At the Old Dominion University “Shakespeare 400 Years After” inaugural reception on April 14, Executive Director of the Virginia Commission for the Arts Margaret Vanderhye introduced the program by sharing how she was introduced to Shakespeare and why his work still matters to this day. Her remarks are shared in full below.
April 14, 2016–Good evening and thank you! A warm welcome to you as you kick off your conference and celebration of all-things Shakespeare! I am Margi Vanderhye, and I am so pleased to be joining you at this Inaugural Reception. I understand you have already enjoyed plays, concerts, lectures, and a film retrospective, but tonight you officially celebrate your weeklong public event – an event that I understand has been in planning since 2013!
I bring greetings and congratulations from our Governor Terry McAuliffe and our General Assembly. The Governor has declared April 23rd, 2016 as Shakespeare Day in Virginia, and not to be outdone, the General Assembly has declared by Joint Resolution that 2016 will be recognized as The Year of Shakespeare in Virginia.
Our Virginia Commission for the Arts is proud to be part of The Virginia Shakespeare Initiative that includes The American Shakespeare Center, The Virginia Foundation for the Humanities and Washington and Lee University along with partners like you from all across the Commonwealth, to honor and commemorate the 400th anniversary of William Shakespeare’s death. Well over 100 Shakespeare-themed events have occurred or are in planning throughout this anniversary year.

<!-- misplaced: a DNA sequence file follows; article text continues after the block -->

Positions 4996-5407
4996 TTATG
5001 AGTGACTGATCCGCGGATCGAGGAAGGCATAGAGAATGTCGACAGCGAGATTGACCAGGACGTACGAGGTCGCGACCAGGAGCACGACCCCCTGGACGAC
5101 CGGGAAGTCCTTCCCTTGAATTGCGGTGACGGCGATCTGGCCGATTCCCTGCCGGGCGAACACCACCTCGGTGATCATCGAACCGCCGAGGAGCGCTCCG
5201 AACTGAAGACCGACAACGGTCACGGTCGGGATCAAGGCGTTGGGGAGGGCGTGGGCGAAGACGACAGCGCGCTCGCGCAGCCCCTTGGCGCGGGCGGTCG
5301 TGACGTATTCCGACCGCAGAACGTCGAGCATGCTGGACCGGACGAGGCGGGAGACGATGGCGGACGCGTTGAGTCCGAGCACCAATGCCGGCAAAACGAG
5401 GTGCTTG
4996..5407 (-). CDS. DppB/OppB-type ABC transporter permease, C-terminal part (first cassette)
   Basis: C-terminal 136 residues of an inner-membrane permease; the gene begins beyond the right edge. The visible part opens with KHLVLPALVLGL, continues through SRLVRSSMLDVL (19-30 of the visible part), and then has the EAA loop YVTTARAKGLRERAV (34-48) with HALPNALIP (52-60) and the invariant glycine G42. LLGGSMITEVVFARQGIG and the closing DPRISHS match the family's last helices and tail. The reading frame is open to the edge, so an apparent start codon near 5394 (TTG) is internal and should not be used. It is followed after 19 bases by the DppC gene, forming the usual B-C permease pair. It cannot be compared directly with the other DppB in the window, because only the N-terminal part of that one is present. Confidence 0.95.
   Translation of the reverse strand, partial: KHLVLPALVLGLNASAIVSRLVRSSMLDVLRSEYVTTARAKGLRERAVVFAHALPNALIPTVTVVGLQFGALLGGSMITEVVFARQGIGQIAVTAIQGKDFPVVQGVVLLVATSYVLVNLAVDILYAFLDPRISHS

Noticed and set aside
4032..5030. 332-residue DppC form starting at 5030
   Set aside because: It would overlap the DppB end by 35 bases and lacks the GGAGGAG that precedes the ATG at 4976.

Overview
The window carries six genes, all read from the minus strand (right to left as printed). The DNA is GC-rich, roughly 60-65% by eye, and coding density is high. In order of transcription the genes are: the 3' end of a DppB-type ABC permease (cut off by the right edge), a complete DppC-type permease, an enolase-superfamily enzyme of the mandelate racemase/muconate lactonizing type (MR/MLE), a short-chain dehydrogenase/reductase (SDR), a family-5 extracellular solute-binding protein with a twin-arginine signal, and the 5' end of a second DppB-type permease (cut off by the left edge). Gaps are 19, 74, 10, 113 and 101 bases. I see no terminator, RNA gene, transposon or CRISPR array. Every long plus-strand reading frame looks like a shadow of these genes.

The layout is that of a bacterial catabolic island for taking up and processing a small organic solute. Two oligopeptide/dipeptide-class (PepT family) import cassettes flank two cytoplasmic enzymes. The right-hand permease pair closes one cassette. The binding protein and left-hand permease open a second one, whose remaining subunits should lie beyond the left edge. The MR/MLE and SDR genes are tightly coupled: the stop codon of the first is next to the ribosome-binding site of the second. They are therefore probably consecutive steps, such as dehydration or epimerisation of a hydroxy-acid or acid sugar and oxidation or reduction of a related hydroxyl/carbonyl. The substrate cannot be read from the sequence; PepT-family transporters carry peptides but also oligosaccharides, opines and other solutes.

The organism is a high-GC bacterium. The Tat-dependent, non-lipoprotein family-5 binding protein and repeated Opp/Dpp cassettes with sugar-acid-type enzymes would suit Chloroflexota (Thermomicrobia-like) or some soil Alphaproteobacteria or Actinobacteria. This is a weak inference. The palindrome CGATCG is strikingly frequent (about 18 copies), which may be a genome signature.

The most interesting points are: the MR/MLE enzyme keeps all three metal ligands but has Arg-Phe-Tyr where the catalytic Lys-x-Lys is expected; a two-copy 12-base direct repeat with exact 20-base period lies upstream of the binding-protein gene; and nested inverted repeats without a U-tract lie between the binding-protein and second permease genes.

As I was thinking about my remarks to you this evening, I recalled my own introduction to Shakespeare as a 9th grade English student many years ago. I suspect each of us has a memory of our first encounters with the Bard, and mine is particularly vivid because I was both entranced and intimidated by the prospect.
The play was Julius Caesar, and in retrospect, it was the perfect choice for 9th graders in their first year of high school: All the rationalizations that were really about political expediency; the people who thought they were “all that” but shouldn’t have; the blunt decisions based on the premise that the end justifies the means – just the topics and ethical dilemmas that high school students grapple with on a regular basis as they confront their own choices and assess their classmates and themselves.